The question is, what quantifiable return is racing to get for this expenditure – the algorithm to measure it doesn’t exist – this industry needs a ‘nonsense to nonagenarian’ meter – it would have gone off the scale!  As well, no apparent concern about the wastage of industry money is in evidence from either the protagonists or the dozing nonagenarians.

The culture will be changing, though. RITA will get the Messara Report done and dusted inside a year, and when that happens, the industry will have a spring in its step that’s been missing for years.

Racing’s livewires ‘Boys Get Paid’ will be out in force making their presence felt and redefining the standards for the enjoyment of racing – Luke has posted his debut blog here on this site today and will regularly contribute as we wait and hope for the emergence of a new racing weekly. Onwards and upwards.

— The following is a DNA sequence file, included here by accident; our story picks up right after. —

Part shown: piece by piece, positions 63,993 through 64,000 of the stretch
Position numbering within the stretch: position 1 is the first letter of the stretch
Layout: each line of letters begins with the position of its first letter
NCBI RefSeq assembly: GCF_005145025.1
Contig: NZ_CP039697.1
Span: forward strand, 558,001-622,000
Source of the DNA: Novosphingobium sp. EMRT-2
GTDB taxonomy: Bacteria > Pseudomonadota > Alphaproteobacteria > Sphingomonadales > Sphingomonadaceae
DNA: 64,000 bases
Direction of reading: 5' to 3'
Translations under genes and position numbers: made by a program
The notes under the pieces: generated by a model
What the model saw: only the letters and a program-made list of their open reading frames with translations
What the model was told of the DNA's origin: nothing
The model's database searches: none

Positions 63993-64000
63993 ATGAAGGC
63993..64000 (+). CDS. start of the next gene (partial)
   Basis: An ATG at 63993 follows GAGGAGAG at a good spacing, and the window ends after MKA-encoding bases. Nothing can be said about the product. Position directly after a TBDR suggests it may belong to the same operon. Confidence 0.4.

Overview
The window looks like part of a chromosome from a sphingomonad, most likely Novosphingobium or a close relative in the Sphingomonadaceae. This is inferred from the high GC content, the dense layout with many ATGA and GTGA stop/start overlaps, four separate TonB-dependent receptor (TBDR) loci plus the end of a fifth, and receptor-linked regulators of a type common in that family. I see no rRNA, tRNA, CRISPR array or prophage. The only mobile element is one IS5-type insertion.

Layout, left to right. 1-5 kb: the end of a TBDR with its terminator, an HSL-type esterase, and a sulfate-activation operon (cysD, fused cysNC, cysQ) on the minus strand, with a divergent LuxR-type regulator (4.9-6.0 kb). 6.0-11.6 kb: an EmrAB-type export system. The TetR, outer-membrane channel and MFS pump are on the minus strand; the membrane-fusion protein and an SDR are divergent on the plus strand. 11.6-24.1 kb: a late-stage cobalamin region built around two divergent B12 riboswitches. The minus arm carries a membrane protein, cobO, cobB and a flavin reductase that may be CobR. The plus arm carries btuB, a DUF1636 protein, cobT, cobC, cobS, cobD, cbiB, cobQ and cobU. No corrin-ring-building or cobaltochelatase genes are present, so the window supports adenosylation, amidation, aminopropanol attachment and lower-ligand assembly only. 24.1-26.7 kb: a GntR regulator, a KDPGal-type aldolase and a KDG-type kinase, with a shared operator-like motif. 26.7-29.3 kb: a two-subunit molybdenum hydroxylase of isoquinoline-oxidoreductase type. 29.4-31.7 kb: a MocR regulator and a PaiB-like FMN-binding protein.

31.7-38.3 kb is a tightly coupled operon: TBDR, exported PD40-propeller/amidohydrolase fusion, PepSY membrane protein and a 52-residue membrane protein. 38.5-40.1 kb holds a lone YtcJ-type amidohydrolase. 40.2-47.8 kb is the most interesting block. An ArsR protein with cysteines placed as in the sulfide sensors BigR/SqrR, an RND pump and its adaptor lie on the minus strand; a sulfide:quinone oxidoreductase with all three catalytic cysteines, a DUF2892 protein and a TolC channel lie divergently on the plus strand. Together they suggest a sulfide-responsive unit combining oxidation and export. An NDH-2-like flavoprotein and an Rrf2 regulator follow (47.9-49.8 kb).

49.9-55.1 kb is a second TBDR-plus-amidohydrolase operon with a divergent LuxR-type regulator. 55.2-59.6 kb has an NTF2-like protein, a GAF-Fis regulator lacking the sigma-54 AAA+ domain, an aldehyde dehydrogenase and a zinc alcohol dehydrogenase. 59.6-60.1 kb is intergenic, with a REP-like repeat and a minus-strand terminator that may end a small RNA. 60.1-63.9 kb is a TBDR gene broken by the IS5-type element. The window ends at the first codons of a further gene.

Typical Winston , it's always some one else's fault . ''Two years ago, Winston talked about the battles he had with Treasury over various issues for racing,''  IT'S THERE FAULT  . 

'' Treasury was just one of many government bureaucracies consulted to complete the suite of Cabinet Papers which also included the State Sector Commission, Inland Revenue Department, Ministry of Foreign Affairs and Trade, Ministry of Health, Te Puni Kokiri, Ministry of Justice, Sport New Zealand and Ministry of Primary Industries''.

Remind me again , who delayed race fields?  and who is the minister , who's the actual boss , that's right it's Winston .